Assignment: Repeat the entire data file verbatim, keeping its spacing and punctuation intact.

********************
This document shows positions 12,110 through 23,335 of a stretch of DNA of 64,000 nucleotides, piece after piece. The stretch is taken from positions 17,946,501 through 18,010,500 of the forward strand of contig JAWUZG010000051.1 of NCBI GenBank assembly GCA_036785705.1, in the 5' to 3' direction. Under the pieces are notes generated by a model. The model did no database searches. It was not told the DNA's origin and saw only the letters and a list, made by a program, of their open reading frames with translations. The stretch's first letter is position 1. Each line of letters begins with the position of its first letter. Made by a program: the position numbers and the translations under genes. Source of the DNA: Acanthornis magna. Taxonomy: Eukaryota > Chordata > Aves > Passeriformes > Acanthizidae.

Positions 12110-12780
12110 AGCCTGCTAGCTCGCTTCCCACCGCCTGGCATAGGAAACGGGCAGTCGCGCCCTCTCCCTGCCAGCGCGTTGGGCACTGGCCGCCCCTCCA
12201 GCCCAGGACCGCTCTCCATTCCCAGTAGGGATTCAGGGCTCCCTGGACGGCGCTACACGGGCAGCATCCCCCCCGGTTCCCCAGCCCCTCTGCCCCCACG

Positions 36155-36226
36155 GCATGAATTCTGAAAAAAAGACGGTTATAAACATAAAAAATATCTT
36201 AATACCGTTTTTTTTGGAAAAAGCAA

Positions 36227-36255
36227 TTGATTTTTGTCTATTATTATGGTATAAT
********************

This document shows positions 12,110 through 23,335 of a stretch of DNA of 64,000 nucleotides, piece after piece. The stretch is taken from positions 17,946,501 through 18,010,500 of the forward strand of contig JAWUZG010000051.1 of NCBI GenBank assembly GCA_036785705.1, in the 5' to 3' direction. Under the pieces are notes generated by a model. The model did no database searches. It was not told the DNA's origin and saw only the letters and a list, made by a program, of their open reading frames with translations. The stretch's first letter is position 1. Each line of letters begins with the position of its first letter. Made by a program: the position numbers and the translations under genes. Source of the DNA: Acanthornis magna. Taxonomy: Eukaryota > Chordata > Aves > Passeriformes > Acanthizidae.

Positions 12110-12780
12110 AGCCTGCTAGCTCGCTTCCCACCGCCTGGCATAGGAAACGGGCAGTCGCGCCCTCTCCCTGCCAGCGCGTTGGGCACTGGCCGCCCCTCCA
12201 GCCCAGGACCGCTCTCCATTCCCAGTAGGGATTCAGGGCTCCCTGGACGGCGCTACACGGGCAGCATCCCCCCCGGTTCCCCAGCCCCTCTGCCCCCACG

Positions 36155-36226
36155 GCATGAATTCTGAAAAAAAGACGGTTATAAACATAAAAAATATCTT
36201 AATACCGTTTTTTTTGGAAAAAGCAA

Positions 36227-36255
36227 TTGATTTTTGTCTATTATTATGGTATAAT